Several townspeople attended the Development Review Board meeting on Dec. 7 to hear about the revised plan for the creation of 91 homes on the Kwiniaska property on the west side of Spear Street.
Chris Snyder of Snyder Custom Homes, the developer of the property, presented the revised sketch plan, noting that several changes had been made due to the input from the DRB and the public after a first unsuccessful attempt to gain approval earlier this year.
Notably, the number of houses has been reduced from 100 units to 91. Twenty-six single-family homes are planned for the northern end of the development, thirty-eight carriage homes closer to Spear Street, and 27 town homes grouped in threes on the western section of the property.
Approximately 24 acres will be left undeveloped as open space. Other alterations made in the plan will protect some of the existing tree growth, will have carriage homes face onto Spear Street, and adjust the access from Spear Street into the development.
Gail Albert, the Chair of the Natural Resources and Conservation Committee, expressed appreciation to Snyder for making these changes, but stated that the Committee remains concerned about stormwater and groundwater runoff into the Monroe Brook watershed and adjacent neighborhoods due to the increase in impervious surface, and the potential effect of blasting rock ledges for the foundations of the new homes.
Albert asked that a geologist be engaged to conduct a third-party review of the project to assess the potential effect of this development. Several other residents in the Collamer Circle neighborhood joined Albert in expressing concern about stormwater runoff onto their properties and potential damage to their homes from the blasting.
Snyder, and his engineering consultant Andy Rowe, responded that a stormwater runoff management system designed to handle a 100-year storm event was included in the design, and that release of groundwater caused by the blasting would be handled by the storm drains planned around the foundations of the new homes. Snyder added that the blasting company had insurance that would compensate owners of any homes damaged by the blasting, but added that he thought such damage was unlikely given the distance of the homes from the blasting area.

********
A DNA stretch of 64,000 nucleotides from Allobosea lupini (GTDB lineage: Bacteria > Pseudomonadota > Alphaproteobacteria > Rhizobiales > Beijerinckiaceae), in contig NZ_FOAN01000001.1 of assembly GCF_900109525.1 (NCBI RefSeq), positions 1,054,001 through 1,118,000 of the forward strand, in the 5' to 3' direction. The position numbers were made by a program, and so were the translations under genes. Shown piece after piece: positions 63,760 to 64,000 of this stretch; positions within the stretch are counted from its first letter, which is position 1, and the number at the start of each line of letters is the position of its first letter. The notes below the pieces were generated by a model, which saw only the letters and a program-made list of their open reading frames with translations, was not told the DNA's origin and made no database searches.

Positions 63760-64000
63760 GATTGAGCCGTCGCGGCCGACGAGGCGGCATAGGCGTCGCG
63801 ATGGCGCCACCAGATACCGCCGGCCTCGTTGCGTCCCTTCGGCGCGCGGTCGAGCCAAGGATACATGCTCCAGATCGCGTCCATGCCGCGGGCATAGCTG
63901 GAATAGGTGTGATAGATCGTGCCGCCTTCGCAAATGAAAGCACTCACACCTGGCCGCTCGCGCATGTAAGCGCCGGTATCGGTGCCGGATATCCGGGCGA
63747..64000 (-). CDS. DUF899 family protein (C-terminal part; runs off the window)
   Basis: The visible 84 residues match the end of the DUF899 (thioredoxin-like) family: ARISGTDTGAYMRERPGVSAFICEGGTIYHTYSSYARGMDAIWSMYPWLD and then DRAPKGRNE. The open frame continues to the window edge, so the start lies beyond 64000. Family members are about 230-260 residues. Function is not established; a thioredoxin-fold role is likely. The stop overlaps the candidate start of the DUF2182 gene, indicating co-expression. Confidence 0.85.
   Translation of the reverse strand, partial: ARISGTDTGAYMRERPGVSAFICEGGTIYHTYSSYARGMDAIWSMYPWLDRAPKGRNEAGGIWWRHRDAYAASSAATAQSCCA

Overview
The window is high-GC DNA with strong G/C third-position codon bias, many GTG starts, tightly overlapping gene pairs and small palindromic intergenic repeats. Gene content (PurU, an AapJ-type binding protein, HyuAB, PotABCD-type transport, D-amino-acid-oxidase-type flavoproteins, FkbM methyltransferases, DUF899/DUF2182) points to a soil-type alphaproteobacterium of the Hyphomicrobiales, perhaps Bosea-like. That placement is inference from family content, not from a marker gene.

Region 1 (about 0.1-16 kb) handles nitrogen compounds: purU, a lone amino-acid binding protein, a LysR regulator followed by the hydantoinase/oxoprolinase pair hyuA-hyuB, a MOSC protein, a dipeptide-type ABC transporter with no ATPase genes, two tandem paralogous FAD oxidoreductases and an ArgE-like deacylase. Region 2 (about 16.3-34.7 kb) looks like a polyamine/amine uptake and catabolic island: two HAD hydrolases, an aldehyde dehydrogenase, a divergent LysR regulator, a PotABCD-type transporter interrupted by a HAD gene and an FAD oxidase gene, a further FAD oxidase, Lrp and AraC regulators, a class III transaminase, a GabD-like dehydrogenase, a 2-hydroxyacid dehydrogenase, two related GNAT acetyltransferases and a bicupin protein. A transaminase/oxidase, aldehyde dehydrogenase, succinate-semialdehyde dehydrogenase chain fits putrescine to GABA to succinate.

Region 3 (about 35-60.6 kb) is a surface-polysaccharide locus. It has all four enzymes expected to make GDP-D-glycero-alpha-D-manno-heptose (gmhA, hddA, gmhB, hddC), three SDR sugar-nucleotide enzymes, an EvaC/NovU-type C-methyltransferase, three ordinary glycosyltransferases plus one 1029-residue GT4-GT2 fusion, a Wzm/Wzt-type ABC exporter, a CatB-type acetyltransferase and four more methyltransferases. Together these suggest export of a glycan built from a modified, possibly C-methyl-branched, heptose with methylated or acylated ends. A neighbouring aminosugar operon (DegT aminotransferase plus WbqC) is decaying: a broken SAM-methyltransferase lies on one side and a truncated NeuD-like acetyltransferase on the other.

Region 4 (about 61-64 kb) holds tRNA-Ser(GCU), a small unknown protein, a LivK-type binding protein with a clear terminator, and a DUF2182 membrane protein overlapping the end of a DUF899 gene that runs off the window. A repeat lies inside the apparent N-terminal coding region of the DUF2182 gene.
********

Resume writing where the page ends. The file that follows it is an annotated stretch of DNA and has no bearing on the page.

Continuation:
Tim Burke, the owner of a home in the Collamer Circle neighborhood, pointed out that even with the reduced number of homes now planned, the development would still have a much higher density than all other neighborhoods along Spear Street. Snyder responded that the zoning regulations have changed since those neighborhoods were built and that this development meets all the current zoning requirements.
Kate Fournier, also of the Collamer Circle neighborhood, questioned Tina Scharf, the consulting wildlife biologist retained by Snyder Homes, in a telephone conversation. Scharf reiterated her finding, submitted in a written report, that there are no rare, threatened or endangered species on the property, except perhaps the northern long-eared bat during the summer. The wooded portion of the parcel is highly degraded and does not provide good wildlife habitat for most animals. She stated that the greatest threat to wildlife was dogs, and Snyder Homes has agreed to covenants that would prevent more tree cutting once the homes are built as well as require dogs to be on leashes.
After hearing from the public and asking their own questions, the DRB voted to classify the project as a major subdivision, close the hearing, and make its decision after discussion in a closed deliberative session. A decision is expected to be made public after the next DRB meeting on Wednesday, Dec. 21.
In other business, the DRB approved a Design Review and Conditional Use application for the replacement of a sign for Matthew Taylor Designs at 102 Harbor Road. The new sign will be slightly smaller than the existing one and made of different materials, but posted in the same location.